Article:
Weak miners pressure European stocks; drugmakers up

By Harpreet Bhal

LONDON (BestGrowthStock) – European shares ended lower on Monday, with miners weak as metals prices fell on a strengthening dollar, while gains in defensive food producers and drugmakers limited wider losses.

The pan-European FTSEurofirst 300 (.FTEU3: ) index of top shares closed 0.1 percent lower at 1,013.06 points, after climbing to a high of 1,025.78 earlier in the session.

The index, which rose nearly 26 percent in 2009, has struggled to gain ground this year and is down more than 3 percent since the start of 2010 on sovereign debt worries in the euro zone peripheral economies.

Anglo American (AAL.L: ), Eurasian Natural Resources (ENRC.L: ), Kazakhmys (KAZ.L: ), BHP Billiton (BLT.L: ), Xstrata (XTA.L: ) and Rio Tinto (RIO.L: ) shed 0.4 to 3 percent as copper fell more than 5 percent and other industrial metals tumbled.

On the upside, drugmakers and food producers were higher, boosted by their safe-bet qualities and as analysts said European exporters could benefit from a weak outlook for the euro.

“There is no doubt that there are parts of the European economy which are going to benefit from the euro’s weakness as it increases the competitiveness of their goods and services on a global scale,” said Heino Ruland, strategist at Ruland Research.

Associated British Foods (ABF.L: ), Unilever (ULVR.L: ), Bayer (BAYGn.DE: ) and Sanofi-Aventis (SASY.PA: ) rose 0.1 to 0.9 percent.

The euro fell (Read more about the trembling euro. ) to a four-year low against the dollar, pressured by worries that fiscal tightening by highly indebted euro zone economies could hamper growth in the region.

Highlighting the uncertainty, Greek Prime Minister George Papandreou told a newspaper his country’s austerity measures were sustainable only if investment and economic growth in the country could be stimulated.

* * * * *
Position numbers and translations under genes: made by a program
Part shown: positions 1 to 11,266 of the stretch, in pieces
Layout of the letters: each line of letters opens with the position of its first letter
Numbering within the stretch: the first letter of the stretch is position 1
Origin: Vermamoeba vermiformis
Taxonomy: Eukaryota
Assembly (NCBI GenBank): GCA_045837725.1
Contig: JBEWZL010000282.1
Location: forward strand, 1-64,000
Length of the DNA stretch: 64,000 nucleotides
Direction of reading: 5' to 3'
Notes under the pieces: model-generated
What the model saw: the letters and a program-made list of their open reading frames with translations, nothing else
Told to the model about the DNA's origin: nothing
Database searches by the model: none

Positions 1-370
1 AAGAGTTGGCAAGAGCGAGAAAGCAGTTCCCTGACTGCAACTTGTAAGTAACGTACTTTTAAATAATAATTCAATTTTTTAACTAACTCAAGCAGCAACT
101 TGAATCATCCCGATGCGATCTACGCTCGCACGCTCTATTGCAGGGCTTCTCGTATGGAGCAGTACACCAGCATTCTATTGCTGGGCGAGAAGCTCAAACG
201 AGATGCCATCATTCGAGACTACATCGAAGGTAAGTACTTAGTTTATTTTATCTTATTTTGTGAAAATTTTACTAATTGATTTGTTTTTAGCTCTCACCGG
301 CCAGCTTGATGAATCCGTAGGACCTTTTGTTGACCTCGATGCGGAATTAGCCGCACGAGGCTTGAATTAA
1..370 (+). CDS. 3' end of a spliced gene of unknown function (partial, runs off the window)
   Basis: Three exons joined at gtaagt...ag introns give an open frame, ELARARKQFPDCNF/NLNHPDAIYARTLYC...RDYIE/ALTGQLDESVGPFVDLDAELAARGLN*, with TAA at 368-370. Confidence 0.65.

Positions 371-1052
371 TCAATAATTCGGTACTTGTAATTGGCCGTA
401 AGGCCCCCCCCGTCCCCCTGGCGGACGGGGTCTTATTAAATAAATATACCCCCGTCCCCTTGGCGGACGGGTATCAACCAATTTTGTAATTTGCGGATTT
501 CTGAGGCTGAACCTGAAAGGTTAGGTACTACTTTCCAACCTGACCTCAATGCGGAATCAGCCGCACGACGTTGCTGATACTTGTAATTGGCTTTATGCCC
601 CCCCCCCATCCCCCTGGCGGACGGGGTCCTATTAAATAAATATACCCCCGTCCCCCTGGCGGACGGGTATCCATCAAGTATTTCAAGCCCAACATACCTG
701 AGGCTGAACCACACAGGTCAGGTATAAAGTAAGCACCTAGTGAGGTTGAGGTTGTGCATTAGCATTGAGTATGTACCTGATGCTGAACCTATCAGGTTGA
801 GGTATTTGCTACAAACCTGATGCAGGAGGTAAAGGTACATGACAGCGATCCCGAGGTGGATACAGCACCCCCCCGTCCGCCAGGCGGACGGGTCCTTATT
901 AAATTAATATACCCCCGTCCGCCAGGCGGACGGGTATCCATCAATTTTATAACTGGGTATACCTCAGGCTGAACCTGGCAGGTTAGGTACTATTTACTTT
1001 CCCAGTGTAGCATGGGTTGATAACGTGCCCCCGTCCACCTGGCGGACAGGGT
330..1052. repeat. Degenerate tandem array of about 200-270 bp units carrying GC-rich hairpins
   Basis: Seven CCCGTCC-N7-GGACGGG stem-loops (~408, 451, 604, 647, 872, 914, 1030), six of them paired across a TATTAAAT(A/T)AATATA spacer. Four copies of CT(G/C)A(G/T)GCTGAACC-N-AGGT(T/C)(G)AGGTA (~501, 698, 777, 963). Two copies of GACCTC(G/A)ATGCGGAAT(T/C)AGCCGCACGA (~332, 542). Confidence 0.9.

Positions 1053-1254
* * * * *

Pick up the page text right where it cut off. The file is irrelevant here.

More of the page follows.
German Chancellor Angela Merkel said on Sunday the $1 trillion European Union (EU) rescue plan had only bought time to sort out the yawning gap between the euro zone’s strongest and weakest economies.

Adding to pressure on equities, U.S. manufacturing data and retailers’ results signaled that the U.S. economic rebound may be slowing.


Shares in hedge fund firm Man Group (EMG.L: ) fell 9 percent and hit their lowest level in more than a year as investors fretted about the $1.6 billion it is paying for rival GLG Partners (GLG.N: ).

Among other movers, Britain’s Prudential (PRU.L: ) fell 1.5 percent after it finally launched a $21 billion rights issue to help finance its acquisition of AIG’s (AIG.N: ) Asian insurance business.

On the upside, German chipmaker Infineon (IFXGn.DE: ) gained 0.9 percent, buoyed by a report in the Financial Times Deutschland that the company is in talks with U.S. peer Intel (INTC.O: ) to sell its wireless chip unit.

Galp Energia (GALP.LS: ) added 3.1 percent. Workers at the Portuguese oil company decided to suspend a planned a strike over a wage dispute, which would have halted the country’s two refineries for four days starting on Tuesday.

Across Europe, the FTSE 100 (.FTSE: ) index closed flat while France’s CAC 40 (.FCHI: ) slipped 0.5 percent. Germany’s DAX (.GDAXI: ) gained 0.2 percent.

Stock Today

(Editing by David Cowell)

Weak miners pressure European stocks; drugmakers up